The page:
That’s because, on August 19, two men armed with a handgun and a knife walked in the Clydesdale branch in Dundee and made off with a four-figure sum.

The Dundee raiders used Magdalen Yard Road to swap their getaway cars.

That’s where the getaway car had been stolen in the Cults raid although police would eventually rule out a link despite the similarities at first glance.

Crimewatch crew filming a reconstruction of the bank robbery at Cults. Picture: DCT Media.

Crimewatch reconstructed the Cults job and agreed to broadcast it on September 3 with two new pieces of information being highlighted by presenter Nick Ross.

One concerned baseball caps which were believed to be worn by the robbers.

The other was that a witness saw the stolen wine-coloured Ford Sierra estate travelling in convoy with a C-registered ocean blue Ford Sierra out of Cults.

It was thought the robbers, with a getaway driver, disappeared in the other vehicle.

DI Leslie had to move heaven and earth to secure permission for the programme to broadcast video footage from the raid – the first time such film had been screened on television in Scotland – but his perseverance paid off when viewers called in large numbers to offer names for the suspects, and the practice is now routine.

The Crimewatch reconstruction generated a response from the public before the trail went cold. Picture: DCT Media.

Grampian Police received more than 50 calls in Aberdeen following the reconstruction of the robbery and there were well over 100 to the BBC studios in London.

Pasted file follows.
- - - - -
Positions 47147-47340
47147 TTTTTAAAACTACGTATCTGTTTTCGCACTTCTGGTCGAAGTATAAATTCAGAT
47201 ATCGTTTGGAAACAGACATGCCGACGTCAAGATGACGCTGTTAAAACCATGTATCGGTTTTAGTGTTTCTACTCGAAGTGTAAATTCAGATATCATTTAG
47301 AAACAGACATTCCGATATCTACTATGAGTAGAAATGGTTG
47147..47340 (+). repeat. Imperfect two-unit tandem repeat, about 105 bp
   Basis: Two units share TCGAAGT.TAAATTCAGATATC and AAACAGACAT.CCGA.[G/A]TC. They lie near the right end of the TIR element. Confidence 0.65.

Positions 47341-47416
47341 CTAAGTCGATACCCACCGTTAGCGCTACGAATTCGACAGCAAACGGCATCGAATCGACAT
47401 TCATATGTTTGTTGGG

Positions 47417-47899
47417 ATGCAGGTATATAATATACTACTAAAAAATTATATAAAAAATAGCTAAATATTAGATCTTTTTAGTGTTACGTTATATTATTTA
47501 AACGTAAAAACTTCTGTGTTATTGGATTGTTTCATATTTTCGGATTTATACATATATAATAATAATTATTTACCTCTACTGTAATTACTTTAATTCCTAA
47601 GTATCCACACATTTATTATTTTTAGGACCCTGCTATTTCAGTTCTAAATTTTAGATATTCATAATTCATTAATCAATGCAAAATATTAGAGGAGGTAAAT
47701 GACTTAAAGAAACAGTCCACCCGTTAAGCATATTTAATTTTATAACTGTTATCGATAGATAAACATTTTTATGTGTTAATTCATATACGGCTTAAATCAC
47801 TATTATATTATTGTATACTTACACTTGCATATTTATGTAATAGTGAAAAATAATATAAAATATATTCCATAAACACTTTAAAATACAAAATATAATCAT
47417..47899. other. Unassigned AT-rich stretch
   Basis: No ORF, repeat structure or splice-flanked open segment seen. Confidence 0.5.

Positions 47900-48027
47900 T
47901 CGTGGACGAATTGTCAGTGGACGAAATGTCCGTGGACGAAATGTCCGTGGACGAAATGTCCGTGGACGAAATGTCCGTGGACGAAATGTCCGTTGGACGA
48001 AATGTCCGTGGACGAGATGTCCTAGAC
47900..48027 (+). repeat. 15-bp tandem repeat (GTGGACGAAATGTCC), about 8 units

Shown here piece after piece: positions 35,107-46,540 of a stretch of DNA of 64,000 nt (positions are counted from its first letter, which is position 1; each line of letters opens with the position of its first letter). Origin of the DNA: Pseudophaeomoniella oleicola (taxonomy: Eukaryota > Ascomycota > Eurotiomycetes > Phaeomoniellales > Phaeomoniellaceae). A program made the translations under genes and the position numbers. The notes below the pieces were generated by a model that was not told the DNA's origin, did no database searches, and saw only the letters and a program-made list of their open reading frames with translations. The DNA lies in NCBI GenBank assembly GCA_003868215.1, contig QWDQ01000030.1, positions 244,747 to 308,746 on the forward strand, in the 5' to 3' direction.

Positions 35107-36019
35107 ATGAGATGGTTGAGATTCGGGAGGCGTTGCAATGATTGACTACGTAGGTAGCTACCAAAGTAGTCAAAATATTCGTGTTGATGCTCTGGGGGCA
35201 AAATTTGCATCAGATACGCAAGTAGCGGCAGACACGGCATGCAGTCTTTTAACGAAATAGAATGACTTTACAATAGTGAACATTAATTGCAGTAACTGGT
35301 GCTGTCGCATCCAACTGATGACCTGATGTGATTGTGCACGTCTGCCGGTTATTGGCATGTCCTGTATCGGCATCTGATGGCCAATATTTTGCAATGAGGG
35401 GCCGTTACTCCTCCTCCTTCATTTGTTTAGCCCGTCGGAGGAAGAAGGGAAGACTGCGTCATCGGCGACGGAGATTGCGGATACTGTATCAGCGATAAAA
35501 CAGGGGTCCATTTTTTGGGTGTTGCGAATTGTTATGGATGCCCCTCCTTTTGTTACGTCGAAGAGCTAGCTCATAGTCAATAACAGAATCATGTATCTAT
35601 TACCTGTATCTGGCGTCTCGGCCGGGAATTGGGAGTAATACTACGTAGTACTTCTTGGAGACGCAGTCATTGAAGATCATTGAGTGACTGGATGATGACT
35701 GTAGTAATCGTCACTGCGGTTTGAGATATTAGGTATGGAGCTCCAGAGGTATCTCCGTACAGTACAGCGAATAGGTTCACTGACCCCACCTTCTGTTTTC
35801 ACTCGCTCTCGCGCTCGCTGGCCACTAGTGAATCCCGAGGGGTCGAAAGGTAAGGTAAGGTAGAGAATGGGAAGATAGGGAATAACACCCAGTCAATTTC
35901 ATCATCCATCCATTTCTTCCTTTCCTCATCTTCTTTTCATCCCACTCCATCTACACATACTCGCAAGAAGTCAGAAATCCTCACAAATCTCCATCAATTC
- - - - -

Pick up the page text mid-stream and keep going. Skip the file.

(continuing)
Some gave possible names of the men involved.

Several more provided interesting bits of information.

One or two even put names to all three E-fit likenesses.

The leads provided in both offices were then evaluated and followed up.

DI Leslie said the response from the public “regenerated” the investigation and gave him “a great deal of hope that we will be able to bring this inquiry to a conclusion”.

He said: “We are following a positive line of inquiry and the investigation is still ongoing.

“We have a number of officers working on it on a regular basis and there are regular discussions about it as well.

“I am confident it will be brought to a conclusion in the not-too-distant future.”

Crimewatch presenter Nick Ross. Photo by Les Wilson/Shutterstock.

The Cults bank had been the scene of a similar robbery in 1994 for which former Aberdeen student Robert Cadiz was later jailed for six years.

A female member of staff was on duty during both incidents.

She was off for five months with post-traumatic stress following the second incident.

She was given a transfer to another city branch of the Clydesdale and returned in November following post-robbery support and specialist counselling.

A Grampian Police spokeswoman said: “We are still following positive lines of enquiry.”

But nothing changed.

The investigation was quietly scaled down towards the end of 1996.

No-one has ever been arrested for the robbery.